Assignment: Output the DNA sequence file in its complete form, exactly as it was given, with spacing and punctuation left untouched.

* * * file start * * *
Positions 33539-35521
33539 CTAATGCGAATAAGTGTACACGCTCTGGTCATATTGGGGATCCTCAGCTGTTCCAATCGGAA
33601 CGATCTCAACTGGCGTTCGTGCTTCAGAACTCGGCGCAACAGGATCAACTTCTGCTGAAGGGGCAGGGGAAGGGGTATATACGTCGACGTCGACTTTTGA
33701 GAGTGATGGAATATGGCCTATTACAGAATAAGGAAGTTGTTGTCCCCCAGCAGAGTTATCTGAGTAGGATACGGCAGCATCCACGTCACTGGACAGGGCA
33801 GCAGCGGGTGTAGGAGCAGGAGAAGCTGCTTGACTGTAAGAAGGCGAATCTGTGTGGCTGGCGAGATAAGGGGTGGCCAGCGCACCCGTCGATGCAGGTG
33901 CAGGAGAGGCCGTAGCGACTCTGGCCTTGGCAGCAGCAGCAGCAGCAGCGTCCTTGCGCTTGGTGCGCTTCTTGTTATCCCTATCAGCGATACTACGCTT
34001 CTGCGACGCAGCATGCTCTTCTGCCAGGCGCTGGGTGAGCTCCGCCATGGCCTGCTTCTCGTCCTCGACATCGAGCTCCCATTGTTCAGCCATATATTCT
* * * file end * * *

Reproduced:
Positions 33539-35521
33539 CTAATGCGAATAAGTGTACACGCTCTGGTCATATTGGGGATCCTCAGCTGTTCCAATCGGAA
33601 CGATCTCAACTGGCGTTCGTGCTTCAGAACTCGGCGCAACAGGATCAACTTCTGCTGAAGGGGCAGGGGAAGGGGTATATACGTCGACGTCGACTTTTGA
33701 GAGTGATGGAATATGGCCTATTACAGAATAAGGAAGTTGTTGTCCCCCAGCAGAGTTATCTGAGTAGGATACGGCAGCATCCACGTCACTGGACAGGGCA
33801 GCAGCGGGTGTAGGAGCAGGAGAAGCTGCTTGACTGTAAGAAGGCGAATCTGTGTGGCTGGCGAGATAAGGGGTGGCCAGCGCACCCGTCGATGCAGGTG
33901 CAGGAGAGGCCGTAGCGACTCTGGCCTTGGCAGCAGCAGCAGCAGCAGCGTCCTTGCGCTTGGTGCGCTTCTTGTTATCCCTATCAGCGATACTACGCTT
34001 CTGCGACGCAGCATGCTCTTCTGCCAGGCGCTGGGTGAGCTCCGCCATGGCCTGCTTCTCGTCCTCGACATCGAGCTCCCATTGTTCAGCCATATATTCT